What is your opinion?  Is job security high on your list of priorities?  How about financial security?  Does this attitude prevent you from taking risk you wish you could take?  I would be interested to hear your opinions so if you have something to add leave a comment below.  Have a good week!

Maintaining the Optimum Workspace

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Hello everyone! Everything is going well.  Still pounding away at the job hunt thing but now I have an idea of what I want to do.  I’ll still look for engineering stuff but this week I have registered at a website that acts as an online tutoring service.  I haven’t gotten any jobs yet but the pay is really good with a low amount of hours; if I can get rolling with this and get back into school it’s what I would like to do.  If not it will give me time to job search, which will be good since it will take longer take actually find and engineering job.  Hope everything is going good with ya’ll.

Today I wanted to do a shorter post where I talk about the evolution of my optimum work space organization throughout the years.  At first, when I was in high school and it was very much a cluttered, unorganized, everything laid out in the open type space.  My thought process being that it was more important to get the work done and not spend excessive amounts of time organizing stuff.  Then as I went to Texas A&M I gradually changed to the organized method, but cleanliness and the detailed arrangement were still not a high priority.  The reason is that I wanted be nice to my roommate and not everything on my side of the room look like a complete mess.  Now I almost always have a clean space and everything is in its designated spot if I am not currently using it.  If it isn’t, it is very hard to focus and I will almost always feel less productive.  I have also grown to love having natural light if at all possible.  As an engineering student, everyone always assumes I’ve been like this all through high school and college.  That is the general view of engineers so I won’t blame them there lol.

What is your work space like?  Do have a certain way you like it organized or does it matter?  Has it changed over the years?  I look forward to hearing your thoughts.  Have a good week.

Design Purpose: Abstract vs. Practical

Hello everyone, I hope your week has gone well.  I’ve spent most of the week researching summer work and engineering opportunities so I feel like I know where I want to start looking for work leads.  Now I’m just going to relax this weekend and get to the job hunting Monday.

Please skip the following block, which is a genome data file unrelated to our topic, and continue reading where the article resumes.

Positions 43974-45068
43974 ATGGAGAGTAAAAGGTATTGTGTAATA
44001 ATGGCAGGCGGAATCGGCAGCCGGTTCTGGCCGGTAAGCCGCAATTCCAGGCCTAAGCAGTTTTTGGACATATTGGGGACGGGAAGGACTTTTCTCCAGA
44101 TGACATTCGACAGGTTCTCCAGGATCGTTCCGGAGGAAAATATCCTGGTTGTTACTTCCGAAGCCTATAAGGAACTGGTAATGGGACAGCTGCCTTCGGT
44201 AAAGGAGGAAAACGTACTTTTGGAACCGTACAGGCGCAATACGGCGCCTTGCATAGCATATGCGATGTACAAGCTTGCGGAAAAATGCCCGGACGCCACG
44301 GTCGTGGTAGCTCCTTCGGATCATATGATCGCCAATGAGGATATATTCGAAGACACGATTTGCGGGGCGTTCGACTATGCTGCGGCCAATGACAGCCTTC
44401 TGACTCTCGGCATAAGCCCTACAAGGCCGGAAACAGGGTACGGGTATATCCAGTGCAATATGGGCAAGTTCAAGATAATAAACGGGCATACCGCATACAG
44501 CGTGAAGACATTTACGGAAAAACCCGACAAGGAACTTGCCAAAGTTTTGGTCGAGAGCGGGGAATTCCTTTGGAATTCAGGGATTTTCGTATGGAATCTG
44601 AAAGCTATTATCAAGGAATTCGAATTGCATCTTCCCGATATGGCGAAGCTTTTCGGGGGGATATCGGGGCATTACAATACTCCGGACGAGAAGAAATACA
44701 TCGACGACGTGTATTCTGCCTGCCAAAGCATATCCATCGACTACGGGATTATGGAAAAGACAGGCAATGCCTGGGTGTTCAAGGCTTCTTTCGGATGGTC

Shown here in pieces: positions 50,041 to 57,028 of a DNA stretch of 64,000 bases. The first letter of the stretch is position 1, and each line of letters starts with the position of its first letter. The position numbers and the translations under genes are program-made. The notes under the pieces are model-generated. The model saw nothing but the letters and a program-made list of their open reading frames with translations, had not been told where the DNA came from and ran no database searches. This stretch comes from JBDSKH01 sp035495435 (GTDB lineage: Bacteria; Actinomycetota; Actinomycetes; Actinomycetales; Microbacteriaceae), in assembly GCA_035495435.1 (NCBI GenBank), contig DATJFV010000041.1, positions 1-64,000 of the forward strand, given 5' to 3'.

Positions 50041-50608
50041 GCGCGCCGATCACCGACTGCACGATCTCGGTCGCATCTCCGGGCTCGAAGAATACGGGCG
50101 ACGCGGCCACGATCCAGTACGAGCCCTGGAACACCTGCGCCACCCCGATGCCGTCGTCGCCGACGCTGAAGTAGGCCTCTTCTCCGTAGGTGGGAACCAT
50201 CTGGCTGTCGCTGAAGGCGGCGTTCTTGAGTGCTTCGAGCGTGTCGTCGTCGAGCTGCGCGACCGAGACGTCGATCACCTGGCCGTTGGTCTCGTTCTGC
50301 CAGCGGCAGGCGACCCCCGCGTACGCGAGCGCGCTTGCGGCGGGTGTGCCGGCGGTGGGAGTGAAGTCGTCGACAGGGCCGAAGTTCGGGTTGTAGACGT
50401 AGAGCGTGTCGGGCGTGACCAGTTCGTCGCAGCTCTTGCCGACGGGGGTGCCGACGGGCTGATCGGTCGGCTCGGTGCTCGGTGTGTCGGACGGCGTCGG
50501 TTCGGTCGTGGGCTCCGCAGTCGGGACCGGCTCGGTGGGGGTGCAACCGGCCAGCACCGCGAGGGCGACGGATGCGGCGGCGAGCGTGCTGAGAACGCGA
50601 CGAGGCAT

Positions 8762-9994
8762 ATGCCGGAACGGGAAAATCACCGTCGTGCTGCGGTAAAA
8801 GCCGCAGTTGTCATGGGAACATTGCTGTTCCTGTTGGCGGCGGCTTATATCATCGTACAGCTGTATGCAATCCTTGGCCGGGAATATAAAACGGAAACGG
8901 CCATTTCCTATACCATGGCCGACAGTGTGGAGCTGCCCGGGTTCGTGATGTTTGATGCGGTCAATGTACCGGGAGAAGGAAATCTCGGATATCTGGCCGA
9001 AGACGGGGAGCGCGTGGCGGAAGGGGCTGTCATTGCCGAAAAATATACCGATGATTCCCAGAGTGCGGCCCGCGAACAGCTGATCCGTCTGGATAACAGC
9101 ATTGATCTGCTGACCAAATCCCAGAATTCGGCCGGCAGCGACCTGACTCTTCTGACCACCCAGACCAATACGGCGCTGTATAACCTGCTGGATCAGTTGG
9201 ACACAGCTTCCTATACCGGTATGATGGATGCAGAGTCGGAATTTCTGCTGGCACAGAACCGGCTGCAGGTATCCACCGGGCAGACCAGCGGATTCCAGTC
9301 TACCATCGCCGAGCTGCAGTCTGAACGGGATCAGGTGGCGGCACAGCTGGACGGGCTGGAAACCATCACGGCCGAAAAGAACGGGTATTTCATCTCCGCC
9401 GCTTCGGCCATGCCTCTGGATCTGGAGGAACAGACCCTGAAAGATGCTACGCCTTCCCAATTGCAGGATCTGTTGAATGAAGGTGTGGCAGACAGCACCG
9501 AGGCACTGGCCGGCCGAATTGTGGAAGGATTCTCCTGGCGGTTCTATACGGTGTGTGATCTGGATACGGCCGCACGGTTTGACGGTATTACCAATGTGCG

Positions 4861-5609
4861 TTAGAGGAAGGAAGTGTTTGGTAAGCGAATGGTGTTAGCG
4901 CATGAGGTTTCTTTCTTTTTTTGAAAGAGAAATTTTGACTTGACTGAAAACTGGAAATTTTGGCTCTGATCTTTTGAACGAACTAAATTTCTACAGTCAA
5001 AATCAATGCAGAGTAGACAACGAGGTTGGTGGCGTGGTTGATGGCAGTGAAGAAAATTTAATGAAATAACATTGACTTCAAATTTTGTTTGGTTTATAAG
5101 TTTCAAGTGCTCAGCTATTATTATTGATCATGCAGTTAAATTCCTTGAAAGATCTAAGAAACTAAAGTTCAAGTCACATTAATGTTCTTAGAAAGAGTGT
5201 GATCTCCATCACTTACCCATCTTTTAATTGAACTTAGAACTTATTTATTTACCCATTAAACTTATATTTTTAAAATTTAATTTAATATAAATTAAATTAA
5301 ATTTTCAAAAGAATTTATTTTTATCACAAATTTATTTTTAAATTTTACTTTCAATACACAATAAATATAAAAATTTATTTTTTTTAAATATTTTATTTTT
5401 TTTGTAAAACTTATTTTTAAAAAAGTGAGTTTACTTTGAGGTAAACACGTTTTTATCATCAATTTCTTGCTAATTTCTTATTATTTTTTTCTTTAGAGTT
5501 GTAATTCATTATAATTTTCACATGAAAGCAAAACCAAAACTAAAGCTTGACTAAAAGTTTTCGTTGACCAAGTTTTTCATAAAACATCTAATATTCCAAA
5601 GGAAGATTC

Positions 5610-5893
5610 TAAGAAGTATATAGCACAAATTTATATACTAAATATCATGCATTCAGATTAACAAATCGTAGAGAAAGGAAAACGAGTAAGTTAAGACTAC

Today I wanted to talk about something that I am sure a lot of engineers have thought about over the course of their career and that is design purpose.  Every engineer knows a joke or two poking fun at architects not making practical designs and stuff like that.  But the truth is that architects are important when incorporating aesthetics into the design process, because most engineers wouldn’t be so good at that.  I like to think that I’m good at embracing both elements and even dabble in the “idea” of architecture by sketching ideas I have for cool building concepts.  That being said, I know that I wouldn’t be any good as an architect because that’s clearly not what I’m skilled at; but it is fun way for me to stretch my brain muscles a bit.

I was wondering what the general opinion was on applying this in practice though.  For me, I feel like a little creativity is good.  If it were up to most engineers, I believe it would simple, safe and sturdy designs.  And that abstract concept in the design makes our structures more enjoyable.  I believe that’s an important part of it because the enjoyment factor for the end user needs to be considered.  But then there are some things I see that take it a bit too far.  For example, I saw a concept for a carbon production unit in CE Magazine.  The idea was that it would be a platform that floated off shore and would serve as a self-sustaining underwater and above water plant growing structure.  I just couldn’t help thinking that there a dozen more efficient ways of accomplishing that.  It looked really cool though; and along with that, I could see it being cool to an architect because it had a great aesthetic too it.  For the most part though, I feel like I lean slightly towards the abstract side in comparison to the common practice in structural engineering right now.  And my opinion about the industry aligns with that accordingly; so if I had any influence I would be pushing for innovations that use an abstract concept, but I would also make sure there is a practical application or purpose for it.

What is your opinion on this?  Do you have a preference or are you indifferent on the subject?  If so, is it just a personal preference or are there changes that need to be made in the industry right now?  Have a good weekend.